Notice: On April 23, 2014, Statalist moved from an email list to a forum, based at statalist.org.

# RE: st: RE: New package -wridit- on SSC

 From Nick Cox To "'statalist@hsphsun2.harvard.edu'" Subject RE: st: RE: New package -wridit- on SSC Date Tue, 28 Feb 2012 17:39:53 +0000

```Paul's post makes me suspect that my using the name -ridit()- for the -egen- function in -egenmore- (SSC) was a bad idea. That said, I don't feel energetic enough to change it, not least because I suspect that the original sense of Bross is no longer widely used. I do respect history, however.

That interesting detail aside, I have used ridits, or the same beast by any other name, in this way.

When plotting cumulative probabilities for an ordinal variable, using the operator < produces a lower probability of 0 and using the operator <= produces an upper probability of 1. Neither treats categories symmetrically and both are inconvenient if you feel tempted to plot on a logit scale, as I often am. So, using centred cumulative probabilities, meaning probability of values below + (1/2) probability of this value, are useful graphically. The point is discussed, indeed laboured, in Section 5 of

SJ-4-2  gr0004  .  Speaking Stata: Graphing categorical and compositional data
. . . . . . . . . . . . . . . . . . . . . . . . . . . . . .  N. J. Cox
Q2/04   SJ 4(2):190--215                                 (no commands)
discusses graphical possibilities for categorical and
compositional data

and in the help file of -distplot- (latest public version downloadable from SJ 10-1 files).

A grandparent of all this is possibly

Galton, F. 1907. Grades and deviates. Biometrika 5: 400-406.

In a now widely used notation and terminology Galton proposed plotting positions (i - 1/2) / n.

Nick
n.j.cox@durham.ac.uk

-----Original Message-----
From: owner-statalist@hsphsun2.harvard.edu [mailto:owner-statalist@hsphsun2.harvard.edu] On Behalf Of Seed, Paul
Sent: 28 February 2012 16:41
To: statalist@hsphsun2.harvard.edu
Subject: Re: st: RE: New package -wridit- on SSC

Thanks as ever to Roger & Nick for their work on this.
I went back to the original article by Bross to try to understand what ridits were:
Bross, I. D. J.  1958.  How to use ridit analysis.  Biometrics 14: 38-58.
http://www.jstor.org/stable/2527727

The name ridit actually derives by analogy from probit and logit,
and is in part "Relative to an Identified Distribution".
Neither -wridit- not -egen , ridit()- have options to specify the identified distribution,
as Bross intended.

However, it is possible to fudge it:
Assume I want ridits for rep78 in the auto dataset, and want to use the US subsample
as my Identified Distribution (or reference distribution).

**************************
* Begin example analysis *
**************************
sysuse auto, clear
egen ridit_rep78_usa  = ridit( rep78) if foreign == 0
bys rep78 (foreign) : replace ridit_rep78_usa  =  ridit_rep78_usa[1] if foreign[1] == 0
bys foreign : summ ridit_rep78_usa

* Contrast this with using all the data as the reference group:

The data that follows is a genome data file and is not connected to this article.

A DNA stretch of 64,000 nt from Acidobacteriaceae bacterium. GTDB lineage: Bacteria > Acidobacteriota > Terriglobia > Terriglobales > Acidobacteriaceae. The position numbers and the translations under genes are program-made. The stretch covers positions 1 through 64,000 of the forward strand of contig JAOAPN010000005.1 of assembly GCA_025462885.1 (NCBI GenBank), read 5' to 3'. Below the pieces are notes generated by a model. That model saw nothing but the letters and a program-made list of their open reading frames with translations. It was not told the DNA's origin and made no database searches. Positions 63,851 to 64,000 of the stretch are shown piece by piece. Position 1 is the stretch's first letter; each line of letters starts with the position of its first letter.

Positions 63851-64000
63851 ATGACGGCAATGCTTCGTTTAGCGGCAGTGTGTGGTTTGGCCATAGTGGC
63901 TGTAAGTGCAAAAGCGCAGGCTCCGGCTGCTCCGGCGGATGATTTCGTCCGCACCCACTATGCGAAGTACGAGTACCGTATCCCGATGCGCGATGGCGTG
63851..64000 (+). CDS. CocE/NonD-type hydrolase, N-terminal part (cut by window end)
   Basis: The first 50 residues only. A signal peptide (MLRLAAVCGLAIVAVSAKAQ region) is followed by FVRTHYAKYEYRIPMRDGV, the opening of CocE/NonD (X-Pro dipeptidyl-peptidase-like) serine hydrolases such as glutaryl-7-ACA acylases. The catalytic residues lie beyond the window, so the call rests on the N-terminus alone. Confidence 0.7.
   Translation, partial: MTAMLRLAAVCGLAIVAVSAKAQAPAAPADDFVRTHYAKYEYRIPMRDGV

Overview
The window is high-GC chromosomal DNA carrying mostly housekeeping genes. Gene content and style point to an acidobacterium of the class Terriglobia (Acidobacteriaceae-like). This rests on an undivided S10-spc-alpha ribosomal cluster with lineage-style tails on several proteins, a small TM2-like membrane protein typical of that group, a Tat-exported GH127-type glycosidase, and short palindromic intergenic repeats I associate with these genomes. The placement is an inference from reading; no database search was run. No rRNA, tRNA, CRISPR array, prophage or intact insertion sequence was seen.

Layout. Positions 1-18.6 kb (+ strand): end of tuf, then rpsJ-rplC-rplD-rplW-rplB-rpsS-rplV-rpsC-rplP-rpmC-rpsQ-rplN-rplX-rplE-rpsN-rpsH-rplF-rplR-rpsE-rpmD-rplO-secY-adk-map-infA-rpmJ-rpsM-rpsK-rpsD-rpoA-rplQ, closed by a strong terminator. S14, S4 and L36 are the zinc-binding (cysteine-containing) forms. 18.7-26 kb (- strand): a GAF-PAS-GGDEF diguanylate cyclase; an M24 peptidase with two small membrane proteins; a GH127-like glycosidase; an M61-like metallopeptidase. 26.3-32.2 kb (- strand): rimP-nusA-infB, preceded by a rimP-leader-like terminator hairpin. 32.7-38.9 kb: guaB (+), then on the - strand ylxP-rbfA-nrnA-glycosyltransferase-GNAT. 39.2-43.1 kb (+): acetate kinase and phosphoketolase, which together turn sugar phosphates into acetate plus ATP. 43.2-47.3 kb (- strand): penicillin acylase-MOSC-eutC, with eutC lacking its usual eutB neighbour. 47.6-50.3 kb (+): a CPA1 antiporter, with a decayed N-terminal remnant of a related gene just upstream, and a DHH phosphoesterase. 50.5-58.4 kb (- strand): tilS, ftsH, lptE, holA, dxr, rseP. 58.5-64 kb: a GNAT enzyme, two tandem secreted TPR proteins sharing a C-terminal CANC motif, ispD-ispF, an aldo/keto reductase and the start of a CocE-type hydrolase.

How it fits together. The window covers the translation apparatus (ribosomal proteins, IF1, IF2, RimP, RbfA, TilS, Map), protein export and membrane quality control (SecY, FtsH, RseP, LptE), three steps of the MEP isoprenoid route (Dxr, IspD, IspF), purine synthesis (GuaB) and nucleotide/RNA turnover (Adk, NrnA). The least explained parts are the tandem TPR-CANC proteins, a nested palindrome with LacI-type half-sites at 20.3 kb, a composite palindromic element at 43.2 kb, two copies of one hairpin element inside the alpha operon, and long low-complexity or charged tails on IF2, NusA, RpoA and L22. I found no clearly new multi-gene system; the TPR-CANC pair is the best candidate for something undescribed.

egen ridit_rep78 = ridit( rep78)
bys foreign : summ ridit_rep78

* The means have shifted by a fixed amount, and the SD have changed slightly.

**************************
*  End example analysis  *
**************************

> Roger B. Newson
>
> Thanks as always to Kit Baum, a new package -wridit- is now available
> for download from SSC. In Stata, use the -ssc- command to do this.
>
> The -wridit- package is described as below on my website, and calculayes
> weighted ridits for a variable. Zero weights are allowed, in which case
> the ridits for the observations with zero weights are relative to the
> weight distribution in the observations with non-zero weights. Ridits,
> and the left, right and central inverse ridits, are important in rank
> statistics, which, strictly speaking, are really ridit statistics. They
> are also potentially useful in spline statistics, where the user might
> want to define a spline in the ridit of an X-variable, instead of in the
> X-variable itself.
>
> I would like to thank Nick Cox for writing the -ridit()- function of the
> -egenmore- package, which generates unweighted ridits, and from which I
> borrowed a few ideas for -wridit-. I slightly revised the algorithm for
> -wridit-, in order to avoid the small numerical accuracy issues
> associated with adding a small probability to a large probability.
>
> ---------------------------------------------------------------------------
> package wridit from http://www.imperial.ac.uk/nhli/r.newson/stata10
> ---------------------------------------------------------------------------
>
> TITLE
>         wridit: Generate weighted ridits
>
> DESCRIPTION/AUTHOR(S)
>         wridit inputs a variable and generates its weighted ridits.
>         If no weights are provided, then all weights are assumed
>         equal to 1, so unweighted ridits are generated.
>
>         Author: Roger Newson
>         Distribution-Date: 22february2012
>         Stata-Version: 10
>
> INSTALLATION FILES                                  (click here to install)
>         wridit.sthlp
> ---------------------------------------------------------------------------
>

*
*   For searches and help try:
*   http://www.stata.com/help.cgi?search
*   http://www.stata.com/support/statalist/faq
*   http://www.ats.ucla.edu/stat/stata/

*
*   For searches and help try:
*   http://www.stata.com/help.cgi?search
*   http://www.stata.com/support/statalist/faq
*   http://www.ats.ucla.edu/stat/stata/
```